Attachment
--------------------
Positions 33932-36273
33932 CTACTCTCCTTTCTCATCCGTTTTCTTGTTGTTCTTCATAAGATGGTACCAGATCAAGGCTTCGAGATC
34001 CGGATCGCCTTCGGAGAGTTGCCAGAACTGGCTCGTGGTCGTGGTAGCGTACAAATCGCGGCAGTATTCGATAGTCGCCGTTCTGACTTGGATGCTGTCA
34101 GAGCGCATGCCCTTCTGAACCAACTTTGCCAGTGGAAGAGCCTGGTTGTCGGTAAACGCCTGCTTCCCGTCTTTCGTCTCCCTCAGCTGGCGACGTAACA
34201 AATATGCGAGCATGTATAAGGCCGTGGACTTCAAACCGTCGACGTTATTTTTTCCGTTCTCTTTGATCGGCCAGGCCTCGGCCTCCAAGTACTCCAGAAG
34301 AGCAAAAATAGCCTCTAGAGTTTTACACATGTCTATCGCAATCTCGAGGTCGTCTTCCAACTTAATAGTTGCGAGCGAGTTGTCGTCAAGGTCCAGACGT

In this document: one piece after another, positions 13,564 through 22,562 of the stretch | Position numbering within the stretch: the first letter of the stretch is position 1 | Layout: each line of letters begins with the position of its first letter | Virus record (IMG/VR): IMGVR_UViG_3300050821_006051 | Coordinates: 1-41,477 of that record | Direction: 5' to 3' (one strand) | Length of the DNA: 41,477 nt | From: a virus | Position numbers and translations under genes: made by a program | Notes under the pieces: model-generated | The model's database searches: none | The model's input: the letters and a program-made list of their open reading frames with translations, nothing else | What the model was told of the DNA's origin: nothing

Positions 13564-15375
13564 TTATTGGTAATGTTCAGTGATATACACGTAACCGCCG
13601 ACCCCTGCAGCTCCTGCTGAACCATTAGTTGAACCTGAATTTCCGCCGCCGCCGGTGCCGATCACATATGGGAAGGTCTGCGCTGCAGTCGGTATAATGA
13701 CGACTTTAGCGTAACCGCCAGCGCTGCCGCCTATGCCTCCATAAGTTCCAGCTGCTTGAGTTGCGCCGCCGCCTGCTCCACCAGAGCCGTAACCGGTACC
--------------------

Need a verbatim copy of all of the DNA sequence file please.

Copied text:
Positions 33932-36273
33932 CTACTCTCCTTTCTCATCCGTTTTCTTGTTGTTCTTCATAAGATGGTACCAGATCAAGGCTTCGAGATC
34001 CGGATCGCCTTCGGAGAGTTGCCAGAACTGGCTCGTGGTCGTGGTAGCGTACAAATCGCGGCAGTATTCGATAGTCGCCGTTCTGACTTGGATGCTGTCA
34101 GAGCGCATGCCCTTCTGAACCAACTTTGCCAGTGGAAGAGCCTGGTTGTCGGTAAACGCCTGCTTCCCGTCTTTCGTCTCCCTCAGCTGGCGACGTAACA
34201 AATATGCGAGCATGTATAAGGCCGTGGACTTCAAACCGTCGACGTTATTTTTTCCGTTCTCTTTGATCGGCCAGGCCTCGGCCTCCAAGTACTCCAGAAG
34301 AGCAAAAATAGCCTCTAGAGTTTTACACATGTCTATCGCAATCTCGAGGTCGTCTTCCAACTTAATAGTTGCGAGCGAGTTGTCGTCAAGGTCCAGACGT

In this document: one piece after another, positions 13,564 through 22,562 of the stretch | Position numbering within the stretch: the first letter of the stretch is position 1 | Layout: each line of letters begins with the position of its first letter | Virus record (IMG/VR): IMGVR_UViG_3300050821_006051 | Coordinates: 1-41,477 of that record | Direction: 5' to 3' (one strand) | Length of the DNA: 41,477 nt | From: a virus | Position numbers and translations under genes: made by a program | Notes under the pieces: model-generated | The model's database searches: none | The model's input: the letters and a program-made list of their open reading frames with translations, nothing else | What the model was told of the DNA's origin: nothing

Positions 13564-15375
13564 TTATTGGTAATGTTCAGTGATATACACGTAACCGCCG
13601 ACCCCTGCAGCTCCTGCTGAACCATTAGTTGAACCTGAATTTCCGCCGCCGCCGGTGCCGATCACATATGGGAAGGTCTGCGCTGCAGTCGGTATAATGA
13701 CGACTTTAGCGTAACCGCCAGCGCTGCCGCCTATGCCTCCATAAGTTCCAGCTGCTTGAGTTGCGCCGCCGCCTGCTCCACCAGAGCCGTAACCGGTACC